“Along with building some homes in a price range younger shoppers can afford, Brueckner and Luke plan to build homes that are sized for families to actually live in, unlike the oversized homes that were selling before the housing bubble burst. We push big kitchens and family rooms,’ Luke said, noting he believes the housing trend is going toward focusing on the rooms people use most often, rather than building living rooms that rarely, if ever, get used.”

“He wants to bring the energy efficiency benefits of green building innovations to the area. He said some new technologies could lower energy bills by up to 25 percent. ‘We view indoor air quality and energy efficiencies as more important than flashy items,’ Luke said.”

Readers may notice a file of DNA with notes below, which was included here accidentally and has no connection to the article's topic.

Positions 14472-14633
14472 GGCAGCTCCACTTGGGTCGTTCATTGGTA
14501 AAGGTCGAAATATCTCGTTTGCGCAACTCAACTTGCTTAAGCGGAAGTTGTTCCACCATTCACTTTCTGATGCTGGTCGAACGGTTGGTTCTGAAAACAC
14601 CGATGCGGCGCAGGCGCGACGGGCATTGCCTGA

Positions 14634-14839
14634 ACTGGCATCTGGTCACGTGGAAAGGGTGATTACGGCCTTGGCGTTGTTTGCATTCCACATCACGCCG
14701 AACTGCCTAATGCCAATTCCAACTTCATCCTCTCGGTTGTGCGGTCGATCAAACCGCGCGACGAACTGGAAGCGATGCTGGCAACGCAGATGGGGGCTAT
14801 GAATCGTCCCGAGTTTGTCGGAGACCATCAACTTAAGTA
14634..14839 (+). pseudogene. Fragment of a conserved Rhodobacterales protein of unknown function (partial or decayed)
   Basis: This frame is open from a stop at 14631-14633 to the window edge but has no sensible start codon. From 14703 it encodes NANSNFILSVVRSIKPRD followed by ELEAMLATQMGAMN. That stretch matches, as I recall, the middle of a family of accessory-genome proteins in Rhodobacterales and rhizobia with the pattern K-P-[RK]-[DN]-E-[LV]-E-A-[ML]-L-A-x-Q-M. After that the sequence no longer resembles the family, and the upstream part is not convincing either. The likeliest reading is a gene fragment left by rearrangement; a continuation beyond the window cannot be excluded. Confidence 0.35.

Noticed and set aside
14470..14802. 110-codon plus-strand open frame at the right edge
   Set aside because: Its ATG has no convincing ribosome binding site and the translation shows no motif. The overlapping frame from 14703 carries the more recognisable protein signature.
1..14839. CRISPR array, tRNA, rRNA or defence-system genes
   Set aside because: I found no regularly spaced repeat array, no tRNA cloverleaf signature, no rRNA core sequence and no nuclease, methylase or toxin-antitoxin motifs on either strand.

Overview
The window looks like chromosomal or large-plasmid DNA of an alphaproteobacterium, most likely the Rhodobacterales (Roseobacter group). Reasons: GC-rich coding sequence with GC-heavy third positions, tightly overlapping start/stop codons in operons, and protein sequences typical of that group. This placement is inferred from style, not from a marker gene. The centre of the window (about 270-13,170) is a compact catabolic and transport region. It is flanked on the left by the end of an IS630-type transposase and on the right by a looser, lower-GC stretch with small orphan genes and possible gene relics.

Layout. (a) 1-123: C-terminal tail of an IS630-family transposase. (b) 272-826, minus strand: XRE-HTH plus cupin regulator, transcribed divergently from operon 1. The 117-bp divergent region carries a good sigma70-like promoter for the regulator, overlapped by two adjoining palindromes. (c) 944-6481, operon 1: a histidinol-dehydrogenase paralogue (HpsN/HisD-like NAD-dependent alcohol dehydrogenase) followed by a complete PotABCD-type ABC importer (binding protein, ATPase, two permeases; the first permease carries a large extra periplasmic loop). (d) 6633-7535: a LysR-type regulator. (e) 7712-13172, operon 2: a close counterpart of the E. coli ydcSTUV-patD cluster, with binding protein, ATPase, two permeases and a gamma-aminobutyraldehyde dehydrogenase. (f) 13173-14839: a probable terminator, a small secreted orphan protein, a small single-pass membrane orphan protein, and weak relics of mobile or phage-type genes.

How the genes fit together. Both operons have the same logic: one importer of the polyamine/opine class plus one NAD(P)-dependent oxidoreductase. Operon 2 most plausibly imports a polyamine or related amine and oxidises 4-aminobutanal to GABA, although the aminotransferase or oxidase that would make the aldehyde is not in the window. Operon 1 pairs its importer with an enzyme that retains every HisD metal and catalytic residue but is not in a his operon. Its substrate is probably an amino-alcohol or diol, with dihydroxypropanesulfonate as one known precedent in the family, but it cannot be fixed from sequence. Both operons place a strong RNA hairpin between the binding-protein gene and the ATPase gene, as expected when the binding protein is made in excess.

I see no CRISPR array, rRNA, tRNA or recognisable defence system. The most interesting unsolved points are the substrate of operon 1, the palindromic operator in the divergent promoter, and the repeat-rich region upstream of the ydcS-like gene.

“That means less focus on granite countertops and more eco- and potentially wallet-friendly technologies, such as recycled cellulose insulation, air exchangers and high efficiency HVAC systems. To make sure those steps are effective, Luke said they perform blower door tests to determine how airtight a home is and infrared tests to find any breakdowns in insulation before homeowners move in. Luke foresees these energy efficiency testing steps as becoming market norms in a few years and plans to stay ahead of the curve.”

“‘We believe in the structure of our homes,’ Luke said. ‘You can always change light fixtures or carpets but you can’t go back and build a tighter home.’”

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Comment by pressboardbox
2010-04-01 07:48:02

Nahh. Why would you think quality was compromised? These McMansions are built to last -like the Parthenon. The stryrofoam columns are guaranteed to last as long as the real thing, just not one piece.

Comment by In Colorado